EXPERIMENTAL

Relatz/ue Potency of Leaf aid fitern

Appreciating the fact that leaves and leaf petioles often differ markedly in chemical composition and therefore might contain very different quantities of ascorbic acid, the ascorbic acid content of leaves and stems of freshly harvested spinach grown on Ontario clay loam soil was determined. The ascorbic acid content of the leaves and

VITAMIN C CONTENT OF VEGETABLES

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stems of the Prickly Winter spinach was found to be 0.78

and 0.06

mg. per gram respectively; that of the Ieaves and stems of

the Hol-

landia variety was 0.79 and 0.04 mg. per gram respectively.

These

data indicate that whereas the leaves are high in ascorbic acid, the

sterns are almost devoid of this vitamin. This shows that

in euam-

ining spinach, either the entire plants should be taken or

else

the

TABLE P

Biological Assay of Yitamin G in S@ncbeh LFfiWe8

 

Scu rr?

Basal diet supplement

No. of

animals

Vitamin C

fed per day

Initial

weight

Gain in weight

during 14 days

scare at

autopsy

w.

gni .

gm .

Prickly Winter

Spinach

  • 4 320

0.5

38

1

 
  • 4 1 .o

319

17

0

Holitlndia

Spinach

  • 4 0.5

307

35

2

309

  • 4 43

1.0

0

Ascorbic Acid Solution

  • 7 0.5

311

41

2

  • 6 1.0

310

63

0

llnsupplemented

  • 6 -113

0.0

329

19

leaires and stems should be assayed separately; otherwise it would be difficult to obtain uniformly reliable data. Since in spinach the ascor- bic acid is principally in the leaves, the data presented in this paper refer to the composition of the leaves.

Maturity and Ascorbic Acid Content

Spinach is a crop which grows and matures very rapidly in the spring. Often within one week from the time that the first leaves are ready to harvest, the crop passes optimum maturity and begins to bolt (go to seed). To determine the influence of maturity of the crop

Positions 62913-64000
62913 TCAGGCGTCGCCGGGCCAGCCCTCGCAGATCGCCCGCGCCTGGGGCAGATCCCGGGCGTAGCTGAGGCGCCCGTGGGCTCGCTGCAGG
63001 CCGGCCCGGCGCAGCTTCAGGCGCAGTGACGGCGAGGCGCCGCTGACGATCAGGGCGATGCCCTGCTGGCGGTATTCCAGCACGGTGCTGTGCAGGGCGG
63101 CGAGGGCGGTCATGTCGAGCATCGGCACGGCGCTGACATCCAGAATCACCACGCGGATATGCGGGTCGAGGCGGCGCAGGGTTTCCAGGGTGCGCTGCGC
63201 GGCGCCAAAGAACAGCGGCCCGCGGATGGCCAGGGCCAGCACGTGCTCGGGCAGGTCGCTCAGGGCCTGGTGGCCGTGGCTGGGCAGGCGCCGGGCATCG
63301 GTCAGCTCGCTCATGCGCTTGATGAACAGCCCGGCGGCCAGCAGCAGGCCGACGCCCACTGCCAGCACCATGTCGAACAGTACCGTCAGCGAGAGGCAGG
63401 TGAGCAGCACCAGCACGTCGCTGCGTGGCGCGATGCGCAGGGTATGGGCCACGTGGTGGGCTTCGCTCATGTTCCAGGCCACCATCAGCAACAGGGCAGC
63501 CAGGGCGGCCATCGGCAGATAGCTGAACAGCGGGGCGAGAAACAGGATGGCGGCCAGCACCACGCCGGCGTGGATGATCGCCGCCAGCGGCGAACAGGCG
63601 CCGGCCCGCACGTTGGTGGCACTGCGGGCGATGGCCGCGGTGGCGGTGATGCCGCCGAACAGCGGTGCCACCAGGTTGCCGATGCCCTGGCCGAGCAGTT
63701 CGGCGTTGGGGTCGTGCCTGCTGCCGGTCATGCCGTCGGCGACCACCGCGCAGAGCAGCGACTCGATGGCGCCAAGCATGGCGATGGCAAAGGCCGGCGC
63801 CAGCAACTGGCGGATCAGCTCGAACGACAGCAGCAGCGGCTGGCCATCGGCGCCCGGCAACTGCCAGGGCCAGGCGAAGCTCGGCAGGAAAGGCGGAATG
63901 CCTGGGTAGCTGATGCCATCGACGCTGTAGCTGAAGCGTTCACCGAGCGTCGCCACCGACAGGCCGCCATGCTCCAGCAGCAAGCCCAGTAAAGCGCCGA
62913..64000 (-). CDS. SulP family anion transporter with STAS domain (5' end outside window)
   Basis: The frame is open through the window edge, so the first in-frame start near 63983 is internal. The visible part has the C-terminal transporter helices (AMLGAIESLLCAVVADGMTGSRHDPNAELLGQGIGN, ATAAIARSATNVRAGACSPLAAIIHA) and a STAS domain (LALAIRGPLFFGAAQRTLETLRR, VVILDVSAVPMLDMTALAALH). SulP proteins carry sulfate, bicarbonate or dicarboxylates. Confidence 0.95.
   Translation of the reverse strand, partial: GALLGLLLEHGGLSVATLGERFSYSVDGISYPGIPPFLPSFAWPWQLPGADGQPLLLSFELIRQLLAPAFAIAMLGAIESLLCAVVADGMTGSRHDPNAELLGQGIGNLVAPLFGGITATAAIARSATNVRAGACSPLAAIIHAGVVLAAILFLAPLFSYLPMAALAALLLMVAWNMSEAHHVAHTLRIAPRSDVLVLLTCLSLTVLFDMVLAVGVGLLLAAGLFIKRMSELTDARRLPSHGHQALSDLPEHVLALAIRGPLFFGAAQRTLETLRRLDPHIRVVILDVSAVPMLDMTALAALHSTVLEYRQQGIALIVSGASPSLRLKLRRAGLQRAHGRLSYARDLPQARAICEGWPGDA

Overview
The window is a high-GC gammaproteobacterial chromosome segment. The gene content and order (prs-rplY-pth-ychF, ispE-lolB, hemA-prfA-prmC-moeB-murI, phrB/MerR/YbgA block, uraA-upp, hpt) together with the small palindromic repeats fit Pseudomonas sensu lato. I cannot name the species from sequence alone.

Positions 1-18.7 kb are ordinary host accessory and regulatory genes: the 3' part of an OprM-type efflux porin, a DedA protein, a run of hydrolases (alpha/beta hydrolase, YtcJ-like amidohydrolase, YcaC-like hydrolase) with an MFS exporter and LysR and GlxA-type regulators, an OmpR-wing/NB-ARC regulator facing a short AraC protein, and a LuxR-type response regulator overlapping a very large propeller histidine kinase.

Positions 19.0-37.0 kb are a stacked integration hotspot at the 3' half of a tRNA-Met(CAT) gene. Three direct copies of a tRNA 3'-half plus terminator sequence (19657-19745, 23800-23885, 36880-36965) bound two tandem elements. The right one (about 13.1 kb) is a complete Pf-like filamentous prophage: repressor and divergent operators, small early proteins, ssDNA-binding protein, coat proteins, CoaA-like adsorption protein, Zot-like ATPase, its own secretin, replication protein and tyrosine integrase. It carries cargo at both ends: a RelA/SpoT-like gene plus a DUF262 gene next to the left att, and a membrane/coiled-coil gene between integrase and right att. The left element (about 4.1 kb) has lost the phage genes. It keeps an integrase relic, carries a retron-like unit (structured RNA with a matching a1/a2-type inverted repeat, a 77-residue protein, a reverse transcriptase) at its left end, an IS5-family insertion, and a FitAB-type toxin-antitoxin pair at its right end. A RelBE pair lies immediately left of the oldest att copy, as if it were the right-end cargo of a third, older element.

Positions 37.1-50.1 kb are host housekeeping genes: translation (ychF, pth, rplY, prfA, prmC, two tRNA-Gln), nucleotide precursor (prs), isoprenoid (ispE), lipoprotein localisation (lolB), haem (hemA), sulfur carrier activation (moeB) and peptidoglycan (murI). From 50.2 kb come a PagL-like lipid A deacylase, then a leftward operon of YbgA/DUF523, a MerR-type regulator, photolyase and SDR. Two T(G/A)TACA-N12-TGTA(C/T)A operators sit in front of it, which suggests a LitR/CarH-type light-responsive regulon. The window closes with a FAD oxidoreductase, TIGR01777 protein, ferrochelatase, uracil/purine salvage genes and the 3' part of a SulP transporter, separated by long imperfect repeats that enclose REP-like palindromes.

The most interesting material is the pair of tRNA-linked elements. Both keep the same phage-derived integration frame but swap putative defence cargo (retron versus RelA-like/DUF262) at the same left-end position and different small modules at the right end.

upon its ascorbic acid content, freshly cut spinach leaves from two

varieties mere analyzed before the spinach became large enough €or harvesting, again four days later when it had nearIy attained full growth, and again when it began to bolt. On these dates the ascorbic acid content of the Prickly Winter variety mas 0.72, 0.75, and 0.78 mg. per gram respectively ; that of the Hollandia variety was 0.78, 0.75, and 0.79 mg. per gram resp’ectively. These figures indicate that the ascorbic acid content of spring spinach leaves is nearly constant during the growth period.

Influence of Variety and Soil

Twelve varieties of spinach at optimum maturity were harvested from upland soil (Ontario day loam at Geneva, N. Y.) and the same varieties harvested on the same day from muck soiI at Holcomb, N. Y. One sample from each lot was analyzed for ascorbic acid. While there

  • 6 D. K. TRESSLER, G. L. MACK, AND C. G. RING

is a varietal difference, the soil on which the crop is grown (Table 3) apparently has a somewhat more important influence on the ascorbic acid content of the leaves. It is noteworthy that on both soils the Princess Juliana variety is the lowest in ascorbic acid and that variety is the one found by Kifer and Munsell (1932) to possess the least antiscorbutic acid value of the three varieties examined by them.

TABLE 3

Ascorbic Acid Content of the Leaves of Smeral Varieties of Spring S@m&

 

&own

on Nw& and Upland Soil aad Harvested on the Same

Day

 

Ascorbic acid in leaves

harvested

 

Variety of spinach

from

 

Mucksoil

I

Uplandsoil

mg. par om.

mg. per gm.

Eskimo ....................................................................

0.62

0.77

Old Dominion..........................................................

0.56

0.70

Nobel .....................................................................

..

0.55

0.79

Vietoria ...................................................................

0.55

0.66

Viroflay ...................................................................

0.53

0.78

Broad FIanders ......................................................

0.49

0.89

Long Standing Bloornsdale...................................

0.49

0.74

Virginia 6;cvoy .......................................................

0.48

0.80

Prickly Winter .......................................................

0.46

0.75

Hollandia ................................................................